The document, released under the name "Artificial Intelligence at Google: our Principles," notably details the company’s firm intention not to embark on projects to develop weaponry, but rather pursue more pacifist ones, stating its views on privacy, biases and other aspects.
However, the new principles suggest that Goggle will go on to collaborate with the military "in many areas," other than AI surveillance projects that may violate internationally recognized human rights principles.
This means the company is dedicated to staying accountable to humans and subject to their control, as well as upholding "high standards of scientific excellence" and introducing privacy guarantees. In an interview with The Verge, a company representative notably stated that if Google had outlined the principles earlier it would hardly have been involved in the US Department of Defense’s drone program, which exploited AI to analyze surveillance data.
Google CEO Sundar Pichai further reiterated the company’s goals in a blog post stating that their ultimate goal is to make IT products even more practical, citing spam-free email, which is essentially easy to put together, and a digital assistant to extend users a helping hand in their operations.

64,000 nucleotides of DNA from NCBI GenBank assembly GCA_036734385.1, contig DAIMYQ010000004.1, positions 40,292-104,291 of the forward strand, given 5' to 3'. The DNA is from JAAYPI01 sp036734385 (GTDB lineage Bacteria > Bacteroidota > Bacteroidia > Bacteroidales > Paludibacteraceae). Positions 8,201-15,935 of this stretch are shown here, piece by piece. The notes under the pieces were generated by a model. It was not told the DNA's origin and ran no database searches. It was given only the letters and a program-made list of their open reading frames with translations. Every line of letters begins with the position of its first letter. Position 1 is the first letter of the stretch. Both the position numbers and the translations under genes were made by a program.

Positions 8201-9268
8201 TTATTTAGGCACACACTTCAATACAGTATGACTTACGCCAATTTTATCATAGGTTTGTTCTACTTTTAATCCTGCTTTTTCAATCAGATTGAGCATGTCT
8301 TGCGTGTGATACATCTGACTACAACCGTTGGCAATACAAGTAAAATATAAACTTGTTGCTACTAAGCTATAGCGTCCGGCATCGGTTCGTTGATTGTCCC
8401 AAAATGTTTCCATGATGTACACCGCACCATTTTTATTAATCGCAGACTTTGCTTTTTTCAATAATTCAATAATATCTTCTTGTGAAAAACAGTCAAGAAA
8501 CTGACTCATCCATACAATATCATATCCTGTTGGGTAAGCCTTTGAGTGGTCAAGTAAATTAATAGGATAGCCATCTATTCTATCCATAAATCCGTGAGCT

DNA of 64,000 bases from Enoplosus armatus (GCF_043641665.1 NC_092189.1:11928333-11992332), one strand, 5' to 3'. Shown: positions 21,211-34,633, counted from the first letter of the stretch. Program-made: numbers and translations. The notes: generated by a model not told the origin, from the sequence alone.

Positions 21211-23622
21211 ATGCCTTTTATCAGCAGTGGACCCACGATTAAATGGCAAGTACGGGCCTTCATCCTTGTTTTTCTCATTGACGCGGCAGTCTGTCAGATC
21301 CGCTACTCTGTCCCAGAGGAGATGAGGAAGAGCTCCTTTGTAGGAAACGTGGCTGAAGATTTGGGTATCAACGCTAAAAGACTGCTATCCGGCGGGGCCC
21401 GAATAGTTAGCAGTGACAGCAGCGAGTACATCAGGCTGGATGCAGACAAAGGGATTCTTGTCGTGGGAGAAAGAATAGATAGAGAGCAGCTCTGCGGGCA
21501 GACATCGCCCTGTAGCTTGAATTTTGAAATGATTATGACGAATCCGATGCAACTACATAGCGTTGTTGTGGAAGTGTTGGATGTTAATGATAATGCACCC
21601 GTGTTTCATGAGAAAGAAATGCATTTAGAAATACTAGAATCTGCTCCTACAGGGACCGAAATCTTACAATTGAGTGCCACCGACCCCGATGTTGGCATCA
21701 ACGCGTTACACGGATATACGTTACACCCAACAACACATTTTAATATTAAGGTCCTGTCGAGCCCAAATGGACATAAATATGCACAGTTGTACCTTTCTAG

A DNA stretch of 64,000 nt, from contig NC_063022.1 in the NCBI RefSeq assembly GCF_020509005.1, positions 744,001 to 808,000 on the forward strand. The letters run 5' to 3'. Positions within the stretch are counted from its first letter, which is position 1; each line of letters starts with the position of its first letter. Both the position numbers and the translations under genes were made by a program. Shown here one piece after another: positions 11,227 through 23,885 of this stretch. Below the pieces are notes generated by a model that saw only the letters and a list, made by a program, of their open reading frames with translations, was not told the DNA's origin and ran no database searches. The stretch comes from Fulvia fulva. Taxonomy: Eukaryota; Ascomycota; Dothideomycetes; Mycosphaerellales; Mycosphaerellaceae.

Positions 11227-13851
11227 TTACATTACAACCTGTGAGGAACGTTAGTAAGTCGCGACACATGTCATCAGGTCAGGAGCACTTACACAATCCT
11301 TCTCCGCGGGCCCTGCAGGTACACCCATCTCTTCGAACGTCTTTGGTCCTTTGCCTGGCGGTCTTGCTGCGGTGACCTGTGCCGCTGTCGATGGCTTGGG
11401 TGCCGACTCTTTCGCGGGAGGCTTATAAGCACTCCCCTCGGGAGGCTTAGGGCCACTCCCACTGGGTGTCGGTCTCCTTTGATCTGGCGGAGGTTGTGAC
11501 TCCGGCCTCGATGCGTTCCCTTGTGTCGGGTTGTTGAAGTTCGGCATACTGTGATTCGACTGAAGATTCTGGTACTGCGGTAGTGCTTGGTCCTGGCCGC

Although Google explicitly stated that it will honor its business ties with the Pentagon, it will end its involvement with controversial Project Maven when it expires next year. However, according to a Google representative cited by The Verge, it is set to continue to pursue the contract where it doesn't violate the company's new principles. Under the project, Google was tasked with mapping low-resolution objects using AI, reportedly in a bid to win a promising contract with the Pentagon worth about $10 billion, which is also being sought-after by top IT companies like IMB and Microsoft.
AI has repeatedly come under scrutiny in recent years amid a broad ethical debate over its basic principles and the grim technology-dominated future it is feared to deliver. World-renowned scientists and businessmen including Elon Musk and Stephen Hawking, just to name a few, have warned on more than one occasion about the perils of AI: Elon Musk, taking on the role of a doomsayer, called AI humanity’s "biggest existential threat," with mankind subconsciously defeating itself while racing for something revolutionary. Separately, the late physicist and popularizer of science Stephen Hawking voiced concerns that artificial intelligence could one day reach a point where it becomes superior to humans, constituting "a new form of life."